The sensitivity of subjective probability to time and elicitation method
The paper reports the results of a survey designed to elicit probability judgements for different types of events: ‘pure chance’ events, for which objective probabilities can be calculated; ‘public’ events, about which there may be some discussion in social groups and the media; and ‘personal’ events, such as those relating to crime or accidental injury. Even among respondents deemed to be ‘well-calibrated’ in the domain of pure chance events we find limited sensitivity to the ‘temporal scope’ of public and personal events—this being especially marked for personal events. We discuss possible reasons and some implications for policy-related survey work. Copyright Springer Science+Business Media, LLC 2007
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Volume (Year): 34 (2007)
Issue (Month): 3 (June)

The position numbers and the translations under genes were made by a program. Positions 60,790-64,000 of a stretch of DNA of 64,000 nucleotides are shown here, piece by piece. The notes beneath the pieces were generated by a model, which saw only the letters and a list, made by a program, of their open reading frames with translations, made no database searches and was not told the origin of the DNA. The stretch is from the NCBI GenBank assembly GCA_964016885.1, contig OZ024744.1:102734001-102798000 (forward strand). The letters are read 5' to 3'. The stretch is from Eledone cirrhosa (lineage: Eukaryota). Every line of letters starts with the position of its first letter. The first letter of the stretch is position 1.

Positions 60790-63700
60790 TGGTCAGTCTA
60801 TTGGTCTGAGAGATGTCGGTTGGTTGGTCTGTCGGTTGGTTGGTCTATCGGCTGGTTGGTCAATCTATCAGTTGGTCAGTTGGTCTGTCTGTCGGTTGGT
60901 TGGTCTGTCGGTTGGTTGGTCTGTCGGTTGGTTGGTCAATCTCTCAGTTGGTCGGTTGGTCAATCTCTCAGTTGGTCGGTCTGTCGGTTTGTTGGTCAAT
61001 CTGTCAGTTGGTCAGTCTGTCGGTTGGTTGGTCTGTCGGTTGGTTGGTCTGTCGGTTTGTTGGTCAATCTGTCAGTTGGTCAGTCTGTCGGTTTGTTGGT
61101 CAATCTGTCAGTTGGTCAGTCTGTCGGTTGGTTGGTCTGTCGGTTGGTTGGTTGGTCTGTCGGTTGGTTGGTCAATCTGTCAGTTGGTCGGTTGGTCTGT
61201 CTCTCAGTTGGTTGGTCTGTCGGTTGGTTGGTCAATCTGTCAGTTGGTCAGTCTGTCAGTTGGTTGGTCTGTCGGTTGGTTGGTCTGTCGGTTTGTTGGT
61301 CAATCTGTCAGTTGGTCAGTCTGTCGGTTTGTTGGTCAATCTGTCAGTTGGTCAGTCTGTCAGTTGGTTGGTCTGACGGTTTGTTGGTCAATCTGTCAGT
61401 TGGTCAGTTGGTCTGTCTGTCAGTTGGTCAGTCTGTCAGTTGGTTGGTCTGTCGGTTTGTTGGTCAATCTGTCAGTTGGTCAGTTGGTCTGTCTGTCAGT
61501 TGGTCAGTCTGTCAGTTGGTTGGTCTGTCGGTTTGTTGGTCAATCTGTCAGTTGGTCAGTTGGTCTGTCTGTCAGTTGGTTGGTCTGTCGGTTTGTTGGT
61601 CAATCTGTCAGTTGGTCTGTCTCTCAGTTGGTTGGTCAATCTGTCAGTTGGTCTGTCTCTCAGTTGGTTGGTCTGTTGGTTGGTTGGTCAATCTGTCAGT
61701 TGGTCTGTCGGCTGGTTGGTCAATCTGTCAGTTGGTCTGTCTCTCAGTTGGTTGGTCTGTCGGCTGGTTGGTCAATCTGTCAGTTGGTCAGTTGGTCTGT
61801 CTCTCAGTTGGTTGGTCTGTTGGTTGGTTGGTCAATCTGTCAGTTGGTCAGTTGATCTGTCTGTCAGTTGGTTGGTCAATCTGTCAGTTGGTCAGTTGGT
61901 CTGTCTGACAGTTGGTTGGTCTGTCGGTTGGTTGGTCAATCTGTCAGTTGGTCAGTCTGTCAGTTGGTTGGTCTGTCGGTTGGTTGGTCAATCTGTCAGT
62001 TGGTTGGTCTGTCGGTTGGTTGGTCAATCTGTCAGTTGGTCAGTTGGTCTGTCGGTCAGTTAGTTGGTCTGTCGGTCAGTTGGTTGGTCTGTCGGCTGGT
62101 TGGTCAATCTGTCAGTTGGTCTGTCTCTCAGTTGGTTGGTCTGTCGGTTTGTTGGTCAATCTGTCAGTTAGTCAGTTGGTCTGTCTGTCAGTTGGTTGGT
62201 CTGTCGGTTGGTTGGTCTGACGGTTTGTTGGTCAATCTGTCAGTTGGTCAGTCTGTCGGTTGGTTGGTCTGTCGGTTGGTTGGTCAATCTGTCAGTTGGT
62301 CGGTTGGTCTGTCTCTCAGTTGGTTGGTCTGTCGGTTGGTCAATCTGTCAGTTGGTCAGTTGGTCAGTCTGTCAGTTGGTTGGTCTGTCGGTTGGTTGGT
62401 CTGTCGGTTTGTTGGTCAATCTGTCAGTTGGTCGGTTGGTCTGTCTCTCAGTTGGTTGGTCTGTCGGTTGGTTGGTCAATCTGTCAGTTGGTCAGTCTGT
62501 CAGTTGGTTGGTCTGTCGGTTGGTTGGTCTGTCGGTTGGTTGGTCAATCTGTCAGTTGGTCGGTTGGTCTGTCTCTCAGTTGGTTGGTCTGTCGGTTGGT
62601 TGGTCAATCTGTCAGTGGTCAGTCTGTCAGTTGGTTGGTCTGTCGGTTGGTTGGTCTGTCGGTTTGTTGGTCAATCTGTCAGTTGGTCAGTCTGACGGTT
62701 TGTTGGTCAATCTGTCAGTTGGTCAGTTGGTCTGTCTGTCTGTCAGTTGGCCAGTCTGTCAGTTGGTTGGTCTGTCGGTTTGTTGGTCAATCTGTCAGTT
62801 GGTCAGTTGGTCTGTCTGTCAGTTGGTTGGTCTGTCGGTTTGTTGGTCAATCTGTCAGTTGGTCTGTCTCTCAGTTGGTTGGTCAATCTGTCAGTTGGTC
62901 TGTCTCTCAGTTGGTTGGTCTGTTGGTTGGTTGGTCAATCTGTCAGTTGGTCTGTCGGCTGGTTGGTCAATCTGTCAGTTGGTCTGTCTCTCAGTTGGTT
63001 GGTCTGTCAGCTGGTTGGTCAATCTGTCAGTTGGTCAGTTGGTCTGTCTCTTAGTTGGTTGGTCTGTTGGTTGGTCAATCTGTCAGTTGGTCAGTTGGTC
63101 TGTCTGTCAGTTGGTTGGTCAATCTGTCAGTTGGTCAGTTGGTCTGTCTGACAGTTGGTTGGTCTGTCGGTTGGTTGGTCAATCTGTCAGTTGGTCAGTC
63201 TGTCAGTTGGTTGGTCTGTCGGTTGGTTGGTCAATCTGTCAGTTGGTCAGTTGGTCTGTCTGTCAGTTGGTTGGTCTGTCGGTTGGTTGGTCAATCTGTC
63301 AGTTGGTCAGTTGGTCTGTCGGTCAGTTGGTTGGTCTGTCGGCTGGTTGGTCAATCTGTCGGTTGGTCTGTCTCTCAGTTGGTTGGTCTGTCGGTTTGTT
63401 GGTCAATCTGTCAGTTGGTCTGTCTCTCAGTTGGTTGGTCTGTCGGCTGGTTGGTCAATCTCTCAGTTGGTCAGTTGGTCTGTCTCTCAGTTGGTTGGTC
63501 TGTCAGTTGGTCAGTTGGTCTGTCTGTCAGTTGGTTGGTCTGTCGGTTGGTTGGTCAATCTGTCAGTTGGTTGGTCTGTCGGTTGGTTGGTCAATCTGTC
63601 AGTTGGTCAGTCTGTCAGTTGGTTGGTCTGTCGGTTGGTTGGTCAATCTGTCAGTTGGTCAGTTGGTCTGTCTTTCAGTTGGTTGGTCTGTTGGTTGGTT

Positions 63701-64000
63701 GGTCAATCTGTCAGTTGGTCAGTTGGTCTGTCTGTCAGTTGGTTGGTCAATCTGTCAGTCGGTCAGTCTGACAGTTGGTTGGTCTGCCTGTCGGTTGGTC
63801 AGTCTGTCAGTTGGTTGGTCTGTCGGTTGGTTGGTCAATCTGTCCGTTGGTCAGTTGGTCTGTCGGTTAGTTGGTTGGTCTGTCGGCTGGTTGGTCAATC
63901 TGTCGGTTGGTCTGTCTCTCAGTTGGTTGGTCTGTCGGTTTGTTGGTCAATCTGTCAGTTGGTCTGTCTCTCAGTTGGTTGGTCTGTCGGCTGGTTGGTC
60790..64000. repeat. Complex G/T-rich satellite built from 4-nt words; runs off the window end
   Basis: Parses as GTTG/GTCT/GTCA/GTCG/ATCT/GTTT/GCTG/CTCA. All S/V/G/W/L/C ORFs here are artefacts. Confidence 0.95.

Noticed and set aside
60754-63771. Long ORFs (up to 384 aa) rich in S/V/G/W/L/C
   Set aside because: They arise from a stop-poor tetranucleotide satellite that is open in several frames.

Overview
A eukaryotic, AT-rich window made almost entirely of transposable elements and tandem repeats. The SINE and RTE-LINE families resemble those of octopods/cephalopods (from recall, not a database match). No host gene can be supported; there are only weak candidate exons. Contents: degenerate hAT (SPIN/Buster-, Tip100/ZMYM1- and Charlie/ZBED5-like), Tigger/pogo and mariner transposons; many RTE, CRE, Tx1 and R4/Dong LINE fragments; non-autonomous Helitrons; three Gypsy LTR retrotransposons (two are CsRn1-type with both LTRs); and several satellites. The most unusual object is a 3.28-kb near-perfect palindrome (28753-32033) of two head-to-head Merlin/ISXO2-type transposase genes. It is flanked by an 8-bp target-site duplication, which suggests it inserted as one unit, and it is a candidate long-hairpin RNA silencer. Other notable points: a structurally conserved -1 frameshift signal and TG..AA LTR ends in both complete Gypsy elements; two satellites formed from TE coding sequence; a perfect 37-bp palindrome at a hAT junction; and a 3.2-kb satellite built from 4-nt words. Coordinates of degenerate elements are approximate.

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References listed on IDEAS
Please report citation or reference errors to , or , if you are the registered author of the cited work, log in to your RePEc Author Service profile, click on "citations" and make appropriate adjustments.:
- Loewenstein, George, 1999. "Experimental Economics from the Vantage-Point of Behavioural Economics," Economic Journal, Royal Economic Society, vol. 109(453), pages 23-34, February.
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- Smith, V. Kerry & Osborne, Laura L., 1996. "Do Contingent Valuation Estimates Pass a "Scope" Test? A Meta-analysis," Journal of Environmental Economics and Management, Elsevier, vol. 31(3), pages 287-301, November.
- Chris Starmer, 2000. "Developments in Non-expected Utility Theory: The Hunt for a Descriptive Theory of Choice under Risk," Journal of Economic Literature, American Economic Association, vol. 38(2), pages 332-382, June.
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